Programming FAQ

What editor do you use?


How can I learn to program?

Find a friend who knows how to program. Get them to set you up with a system where you can edit and run programs. Use whatever language they suggest for a beginner (probably it will be Python or Ruby). Then get the O'Reilly book and start working through it.

As you learn the mechanics of writing and running a program, start thinking about specific programs you want to write. That will motivate you to learn more.

Don't start with a problem that's too big. A good way to begin is to take an existing program and modify it to do something new.

Initially your programs will be ugly, but don't worry about that. Everyone's are. Just keep going, and they'll get better.

As you learn, you'll find it useful to look at programs other people have written. But you'll learn more from this once you've tried programming yourself.

Finally, find friends who like to write programs. They can answer your technical questions; you'll get new ideas from talking to them; and they'll be the audience for your first efforts.

Why do you advise plunging right into a programming project instead of carefully planning it first?

If you're trying to solve a simple, predefined problem like doing a depth-first search, thinking everything out beforehand doesn't hurt. But few real problems are like that. In real-world applications, you don't usually know at first precisely what problem you're trying to solve. So if you spend a lot of time planning in advance, what you'll end up with is a minutely detailed plan for solving the wrong problem.

With complex, ill-defined problems, you're better off writing a prototype as fast as you can, seeing what turns out to be wrong with it, and then changing your definition of the problem accordingly.

Often the reason programmers are pushed into planning is not that the problem requires it, but that project managers require it. Maybe programmers should give managers an explicit choice: do you want me to solve the problem in the way that will make you feel good, or the way that will yield the best solution?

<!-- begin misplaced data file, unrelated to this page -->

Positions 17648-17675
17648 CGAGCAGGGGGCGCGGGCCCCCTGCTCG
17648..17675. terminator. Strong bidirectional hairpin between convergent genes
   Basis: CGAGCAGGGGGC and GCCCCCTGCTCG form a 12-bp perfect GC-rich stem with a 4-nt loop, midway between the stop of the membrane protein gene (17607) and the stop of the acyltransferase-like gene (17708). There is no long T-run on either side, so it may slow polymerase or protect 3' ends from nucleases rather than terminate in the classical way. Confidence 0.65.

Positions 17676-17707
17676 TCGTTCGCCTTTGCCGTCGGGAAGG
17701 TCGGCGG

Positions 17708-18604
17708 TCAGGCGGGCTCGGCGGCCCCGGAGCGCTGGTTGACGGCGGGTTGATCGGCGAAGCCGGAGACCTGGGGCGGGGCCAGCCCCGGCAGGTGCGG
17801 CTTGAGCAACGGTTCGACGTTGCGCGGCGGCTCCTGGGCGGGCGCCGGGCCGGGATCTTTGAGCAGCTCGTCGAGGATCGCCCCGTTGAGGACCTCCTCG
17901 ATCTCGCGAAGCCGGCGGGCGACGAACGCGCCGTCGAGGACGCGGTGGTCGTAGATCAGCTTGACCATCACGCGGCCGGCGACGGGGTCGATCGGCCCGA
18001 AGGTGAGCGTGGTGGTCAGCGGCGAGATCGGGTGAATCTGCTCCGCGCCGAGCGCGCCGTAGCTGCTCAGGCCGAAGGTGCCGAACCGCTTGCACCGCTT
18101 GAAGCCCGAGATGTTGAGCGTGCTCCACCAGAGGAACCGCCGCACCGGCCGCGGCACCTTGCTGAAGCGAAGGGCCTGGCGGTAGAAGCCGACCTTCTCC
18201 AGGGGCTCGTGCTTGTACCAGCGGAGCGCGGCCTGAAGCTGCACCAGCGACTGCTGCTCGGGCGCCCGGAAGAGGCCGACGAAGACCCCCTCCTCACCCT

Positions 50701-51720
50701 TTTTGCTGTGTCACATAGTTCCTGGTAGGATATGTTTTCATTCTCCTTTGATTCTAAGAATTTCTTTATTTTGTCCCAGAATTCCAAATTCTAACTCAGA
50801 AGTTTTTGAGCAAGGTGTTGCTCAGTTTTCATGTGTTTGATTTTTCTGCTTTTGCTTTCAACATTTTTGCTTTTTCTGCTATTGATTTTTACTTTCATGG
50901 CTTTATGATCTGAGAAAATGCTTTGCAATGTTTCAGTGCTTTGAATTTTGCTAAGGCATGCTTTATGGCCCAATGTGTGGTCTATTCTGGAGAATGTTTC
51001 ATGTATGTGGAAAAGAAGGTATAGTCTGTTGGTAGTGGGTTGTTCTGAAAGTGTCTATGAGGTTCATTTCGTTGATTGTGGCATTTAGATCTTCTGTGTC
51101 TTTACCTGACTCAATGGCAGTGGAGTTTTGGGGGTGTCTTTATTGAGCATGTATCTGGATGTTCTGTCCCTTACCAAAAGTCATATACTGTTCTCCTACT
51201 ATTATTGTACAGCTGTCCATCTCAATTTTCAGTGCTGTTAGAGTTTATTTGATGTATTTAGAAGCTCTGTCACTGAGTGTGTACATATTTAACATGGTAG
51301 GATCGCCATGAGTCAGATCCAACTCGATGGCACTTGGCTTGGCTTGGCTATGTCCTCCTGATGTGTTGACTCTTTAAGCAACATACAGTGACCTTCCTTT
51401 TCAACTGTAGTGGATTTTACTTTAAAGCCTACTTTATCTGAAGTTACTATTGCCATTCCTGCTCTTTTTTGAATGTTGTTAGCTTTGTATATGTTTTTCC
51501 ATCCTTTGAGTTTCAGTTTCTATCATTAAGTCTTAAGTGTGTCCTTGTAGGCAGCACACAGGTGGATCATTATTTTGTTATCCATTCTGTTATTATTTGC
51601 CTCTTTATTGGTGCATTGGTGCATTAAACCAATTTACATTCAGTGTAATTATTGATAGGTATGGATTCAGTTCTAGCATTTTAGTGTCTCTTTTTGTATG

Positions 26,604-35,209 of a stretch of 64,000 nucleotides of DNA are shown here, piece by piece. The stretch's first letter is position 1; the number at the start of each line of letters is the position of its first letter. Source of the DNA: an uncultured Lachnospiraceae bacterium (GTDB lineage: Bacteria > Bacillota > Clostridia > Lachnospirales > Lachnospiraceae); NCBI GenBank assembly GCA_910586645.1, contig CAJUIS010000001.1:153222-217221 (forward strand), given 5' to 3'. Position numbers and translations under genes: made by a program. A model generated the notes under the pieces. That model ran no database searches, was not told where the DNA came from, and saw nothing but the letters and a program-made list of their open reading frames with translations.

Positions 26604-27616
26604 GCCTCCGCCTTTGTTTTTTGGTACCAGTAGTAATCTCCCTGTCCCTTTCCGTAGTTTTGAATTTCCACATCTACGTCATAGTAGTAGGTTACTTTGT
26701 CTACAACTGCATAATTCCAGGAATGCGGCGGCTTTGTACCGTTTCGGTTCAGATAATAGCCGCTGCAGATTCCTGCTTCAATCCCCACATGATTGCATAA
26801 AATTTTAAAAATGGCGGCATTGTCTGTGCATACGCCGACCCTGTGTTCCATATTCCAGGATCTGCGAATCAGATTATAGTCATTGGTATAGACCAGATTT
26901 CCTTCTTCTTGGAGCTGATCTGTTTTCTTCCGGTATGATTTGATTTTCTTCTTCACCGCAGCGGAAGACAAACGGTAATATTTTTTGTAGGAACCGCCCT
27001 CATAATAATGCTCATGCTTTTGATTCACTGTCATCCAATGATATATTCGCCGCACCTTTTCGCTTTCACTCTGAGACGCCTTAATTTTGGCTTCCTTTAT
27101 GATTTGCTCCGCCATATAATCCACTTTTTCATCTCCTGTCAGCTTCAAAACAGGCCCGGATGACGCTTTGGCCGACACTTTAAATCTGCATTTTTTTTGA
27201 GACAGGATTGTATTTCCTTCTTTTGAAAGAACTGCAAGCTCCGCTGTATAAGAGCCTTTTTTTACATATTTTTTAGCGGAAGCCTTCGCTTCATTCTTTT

Why do you keep going on about Lisp?

There are a number of topics I go on about: that small companies do things better than big ones; that cubicles suck; that you have to understand design to be a good hacker; that planning is overrated. Those don't seem so conspicuous, because many readers either have no prior opinion, or already agree.

It doesn't cost anything to realize that cubicles suck. Few people have a vested interest in one style of office over another. But everyone has a vested interest in the languages they already know, because (a) it is a lot of work to learn a new language, and (b) programming languages dictate how you think about programs, so it is hard even to conceive of a language more powerful than whatever you're used to.

Dissing someone else's language is considered rude, I know. But rude is not the same as false. And any language designer has to face awkward questions like which languages are better, and why, just as proctologists have to do things that would be considered extremely rude if ordinary people did them.

Isn't object-oriented programming naturally suited to some problems?

Yes and no. A lot of what seem to be OO problems turn out not to be if you have random access to the concepts that together comprise object-orientedness.

If I were writing a CAD program or a simulation, for example, I'd probably use OO abstractions (though I'd probably end up creating my own OO model with macros instead of using whatever came with the language).

But if I were trying to solve the problem one reader sent to me as a canonical example of an OO problem, I wouldn't.
Suppose you have n serial ports, each of which may speak one of k protocols, and this must be configurable at run-time.
I'd just use an n-by-k array of closures to represent this.